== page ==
sandals in sand


Our Inside Joke

Our family has an “inside” joke. Anytime we’re supposed to be surprised at something we already know, we yell, “Sandals!” The genesis of this inside joke comes from a birthday party we held for our twins when they were just little tykes.

When the twins’ birthday was getting close, my wife took them shopping. She found some sandals, had them try them on, and when they fit, she bought them. I don’t remember how, but all of our kids knew that the twins were getting sandals as part of the birthday.

My wife admonished all of the kids to act surprised so that I would believe that it really was a surprise. It was one of the few times when all the planning went perfectly. The twins tore open the wrapped sandals and, in unison, yelled, “Sandals!”

The Mystery of Sandals

When Jesus prepared His apostles to go into Israel, two by two, to proclaim the kingdom of God and perform miracles, He gave them detailed instructions as to how they were to go and minister.

Don’t carry a traveler’s bag with a change of clothes and sandals or even a walking stick. Don’t hesitate to accept hospitality, because those who work deserve to be fed.

Matthew 10:10

This account is also found in Mark and Luke. Jesus was not telling His apostles to go on their journey barefooted. His apostles understood that Jesus was telling them to travel without a safety net. They could not take any extra things. They would go with the sandals already on their feet, but they could not take an extra pair. The apostles would be traveling without even the comforts common for poor travelers.


When we recall Jesus declaring to His apostles, and through them to us, the “Great Commission” in Matthew 28:16-20, we should remind ourselves: “And my God will supply every need of yours according to his riches in glory in Christ Jesus.Philippians 4:19

The Queen of England never carries money, except on Sunday, when she places an ironed, folded, £5 or £10 note in the collection plate. It would be silly for her to carry money. She’s the Queen and has riches beyond belief. Now, consider, again, Philippians 4:19. I may not have a dollar in my wallet, but I have enough for every need I’ll ever have.

Live in Your Calling

Jesus wants us to be wise, but even more so, He wants us to walk by faith and trust that He will provide for our physical needs and for whatever we need to minister to others. We were saved for a purpose. Live in your calling, and God will provide.

Image by straw from Pixabay

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man doing woodwork

The Luthier

We are God’s workmanship

For those of us that have received Jesus, and in Him, we live and move and have our being (Acts 17:28), I’ve got good news!

I read the following verse for the umpteenth time. I love God’s message to us in this brief verse. However, as the Holy Spirit so often does when we read God’s Word, a little question popped into my mind. “Gary, did you catch that?” Catch what, Lord? I know this verse forwards and backward (despite my lack of ability to remember the book, chapter, and verse😉 ) Hmmm. Perhaps I should reread the verse.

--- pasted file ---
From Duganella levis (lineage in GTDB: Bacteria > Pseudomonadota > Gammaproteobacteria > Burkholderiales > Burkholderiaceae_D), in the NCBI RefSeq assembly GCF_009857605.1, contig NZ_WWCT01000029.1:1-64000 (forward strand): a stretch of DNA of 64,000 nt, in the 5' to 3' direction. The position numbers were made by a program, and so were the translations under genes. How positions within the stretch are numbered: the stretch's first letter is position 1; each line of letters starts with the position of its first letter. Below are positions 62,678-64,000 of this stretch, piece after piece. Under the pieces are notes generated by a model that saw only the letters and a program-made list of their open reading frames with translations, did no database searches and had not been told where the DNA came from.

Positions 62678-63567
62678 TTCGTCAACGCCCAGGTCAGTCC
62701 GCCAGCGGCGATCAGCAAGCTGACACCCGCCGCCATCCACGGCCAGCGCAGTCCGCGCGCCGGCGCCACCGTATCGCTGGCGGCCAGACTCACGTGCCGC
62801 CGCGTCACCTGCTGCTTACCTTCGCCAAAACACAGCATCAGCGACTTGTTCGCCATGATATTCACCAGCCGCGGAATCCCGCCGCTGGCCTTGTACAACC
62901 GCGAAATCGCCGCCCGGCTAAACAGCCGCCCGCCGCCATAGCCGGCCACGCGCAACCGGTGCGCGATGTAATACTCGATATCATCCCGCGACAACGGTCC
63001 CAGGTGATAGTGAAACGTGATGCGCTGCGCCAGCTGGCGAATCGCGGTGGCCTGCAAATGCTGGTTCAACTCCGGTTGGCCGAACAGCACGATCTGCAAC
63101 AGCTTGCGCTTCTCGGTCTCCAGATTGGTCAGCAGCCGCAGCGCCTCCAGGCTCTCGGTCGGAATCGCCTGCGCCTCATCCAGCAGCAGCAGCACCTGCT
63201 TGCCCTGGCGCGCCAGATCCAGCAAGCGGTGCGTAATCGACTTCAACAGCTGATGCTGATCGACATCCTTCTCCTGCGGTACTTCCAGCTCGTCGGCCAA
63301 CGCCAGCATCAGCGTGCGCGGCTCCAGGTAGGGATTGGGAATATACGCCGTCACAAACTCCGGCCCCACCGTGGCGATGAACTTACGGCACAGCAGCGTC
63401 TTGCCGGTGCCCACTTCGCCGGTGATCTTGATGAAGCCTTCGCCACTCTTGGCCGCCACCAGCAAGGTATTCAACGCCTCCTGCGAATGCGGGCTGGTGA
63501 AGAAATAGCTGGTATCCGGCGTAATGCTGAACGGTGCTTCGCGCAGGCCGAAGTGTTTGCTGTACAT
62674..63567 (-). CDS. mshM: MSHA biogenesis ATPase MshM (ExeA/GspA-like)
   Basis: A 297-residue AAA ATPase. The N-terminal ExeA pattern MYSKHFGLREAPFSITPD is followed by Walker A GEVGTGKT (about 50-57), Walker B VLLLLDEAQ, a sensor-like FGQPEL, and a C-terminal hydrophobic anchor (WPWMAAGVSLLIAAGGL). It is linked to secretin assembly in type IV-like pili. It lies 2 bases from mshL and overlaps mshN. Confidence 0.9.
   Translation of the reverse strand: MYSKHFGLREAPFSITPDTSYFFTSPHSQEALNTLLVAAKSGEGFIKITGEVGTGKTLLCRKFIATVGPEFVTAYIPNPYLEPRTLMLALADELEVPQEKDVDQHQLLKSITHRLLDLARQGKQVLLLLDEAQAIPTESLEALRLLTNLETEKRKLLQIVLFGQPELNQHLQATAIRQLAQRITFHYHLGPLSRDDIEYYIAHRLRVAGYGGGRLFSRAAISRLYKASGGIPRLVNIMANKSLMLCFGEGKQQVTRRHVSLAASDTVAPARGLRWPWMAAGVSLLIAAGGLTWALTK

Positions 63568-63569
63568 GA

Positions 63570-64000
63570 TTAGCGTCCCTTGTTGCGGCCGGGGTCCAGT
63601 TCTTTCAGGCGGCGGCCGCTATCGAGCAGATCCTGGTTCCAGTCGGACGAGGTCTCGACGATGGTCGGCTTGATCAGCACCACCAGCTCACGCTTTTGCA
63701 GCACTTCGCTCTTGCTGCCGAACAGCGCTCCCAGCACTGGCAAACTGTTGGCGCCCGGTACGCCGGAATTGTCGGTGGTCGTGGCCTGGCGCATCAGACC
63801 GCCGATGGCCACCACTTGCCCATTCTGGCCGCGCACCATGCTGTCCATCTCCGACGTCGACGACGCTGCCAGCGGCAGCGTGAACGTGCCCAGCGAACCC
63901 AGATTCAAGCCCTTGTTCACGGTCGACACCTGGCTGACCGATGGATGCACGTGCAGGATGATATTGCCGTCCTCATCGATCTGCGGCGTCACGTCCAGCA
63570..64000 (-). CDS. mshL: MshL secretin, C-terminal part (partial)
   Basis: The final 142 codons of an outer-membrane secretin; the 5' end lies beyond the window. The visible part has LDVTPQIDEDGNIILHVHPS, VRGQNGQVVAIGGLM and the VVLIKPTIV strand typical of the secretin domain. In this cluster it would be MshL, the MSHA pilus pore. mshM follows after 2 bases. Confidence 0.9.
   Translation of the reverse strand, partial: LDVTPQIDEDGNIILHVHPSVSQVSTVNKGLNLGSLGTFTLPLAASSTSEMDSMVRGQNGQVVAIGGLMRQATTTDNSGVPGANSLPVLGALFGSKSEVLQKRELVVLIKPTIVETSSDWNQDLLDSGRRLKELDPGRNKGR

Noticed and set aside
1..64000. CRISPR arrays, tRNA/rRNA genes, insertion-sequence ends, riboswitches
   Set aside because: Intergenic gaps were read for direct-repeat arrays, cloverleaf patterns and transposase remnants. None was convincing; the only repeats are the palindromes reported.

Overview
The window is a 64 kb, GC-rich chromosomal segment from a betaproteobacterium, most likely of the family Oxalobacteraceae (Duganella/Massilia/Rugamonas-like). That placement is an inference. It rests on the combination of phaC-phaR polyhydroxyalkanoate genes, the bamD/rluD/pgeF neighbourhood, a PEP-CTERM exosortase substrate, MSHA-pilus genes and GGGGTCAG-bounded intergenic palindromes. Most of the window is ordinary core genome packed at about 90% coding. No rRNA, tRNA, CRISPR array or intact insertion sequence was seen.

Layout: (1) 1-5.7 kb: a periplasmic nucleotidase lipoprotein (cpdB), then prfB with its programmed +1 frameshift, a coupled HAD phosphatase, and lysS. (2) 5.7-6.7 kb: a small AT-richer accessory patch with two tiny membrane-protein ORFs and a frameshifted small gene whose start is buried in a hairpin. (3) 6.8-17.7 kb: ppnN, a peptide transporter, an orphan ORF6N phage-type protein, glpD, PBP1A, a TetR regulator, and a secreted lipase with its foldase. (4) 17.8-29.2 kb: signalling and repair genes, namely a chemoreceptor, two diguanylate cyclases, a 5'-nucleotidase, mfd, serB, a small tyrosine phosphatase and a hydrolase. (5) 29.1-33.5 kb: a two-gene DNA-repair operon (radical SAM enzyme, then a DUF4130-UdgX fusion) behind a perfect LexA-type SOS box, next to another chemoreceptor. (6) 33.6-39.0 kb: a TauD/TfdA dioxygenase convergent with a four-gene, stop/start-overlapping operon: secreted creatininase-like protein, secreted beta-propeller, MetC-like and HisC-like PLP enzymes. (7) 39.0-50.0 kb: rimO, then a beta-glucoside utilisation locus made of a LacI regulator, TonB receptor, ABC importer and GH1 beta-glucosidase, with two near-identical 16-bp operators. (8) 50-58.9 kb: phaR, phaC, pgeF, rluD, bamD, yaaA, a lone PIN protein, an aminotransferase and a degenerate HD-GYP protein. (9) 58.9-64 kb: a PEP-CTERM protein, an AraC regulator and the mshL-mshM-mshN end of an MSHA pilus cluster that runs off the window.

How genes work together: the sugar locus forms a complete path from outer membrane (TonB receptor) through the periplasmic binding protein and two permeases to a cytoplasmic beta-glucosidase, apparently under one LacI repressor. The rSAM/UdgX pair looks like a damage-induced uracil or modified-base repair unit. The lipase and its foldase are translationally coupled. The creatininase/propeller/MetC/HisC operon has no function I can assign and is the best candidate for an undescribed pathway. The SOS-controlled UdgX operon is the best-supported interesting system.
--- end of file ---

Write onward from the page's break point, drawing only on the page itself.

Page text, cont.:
For we are his workmanship, created in Christ Jesus for good works, which God prepared beforehand, that we should walk in them.

Ephesians 2:10

So here’s a metaphor to communicate what I found in this verse.

A pile of good is not a guitar

When a luthier (a maker of stringed instruments such as violins or guitars) gathers wood to begin making a guitar, he has already decided what he will craft and all the characteristics it will have to fulfill the luthier’s purpose for it. He knows what he’s doing. He knows that when it’s finished, it will not just look like the guitar he envisioned; its form and function will be what he expected.

The Luthier knows the tone it will possess. The guitar won’t strive to have that tone; the beauty will be in and of his guitar. All the qualities of his guitar are no surprises but are the outcome of the luthier’s skill. The guitar’s resonance, range, and responsiveness are all imparted as the luthier crafts his one-of-a-kind guitar.

The guitar has no characteristics that enable it to do anything other than what the luthier intended. The guitar simply is. How foolish it would be for a guitar to wish it were a violin (1 Corinthians 12:15-26). And how ridiculous it would be for a marvelously hand-crafted guitar to remain in a display case; never played.

God is the luthier of people

God is the Luthier of people. Before God spoke anything into existence, He selected a purpose for each of His children. Then God crafted His intent into us. And He made us like spiritual epoxy glue. We can’t be what God hand-crafted until we come in contact with Jesus. Only when Jesus enters us are we complete and become who God made us to be.

We don’t need anything except to be used

As Christians, it is foolish to ask God to make us into something; He already did that before He made heaven and earth. It’s silly for us to ask God to enable us to use His gifts in us. His gifts are crafted into us. Let me state that differently. God’s gifts are in us through the spiritual keys, frets, bridge, arch-top woodwork, and so forth God used to make us. I don’t need to ask God to give me “frets.”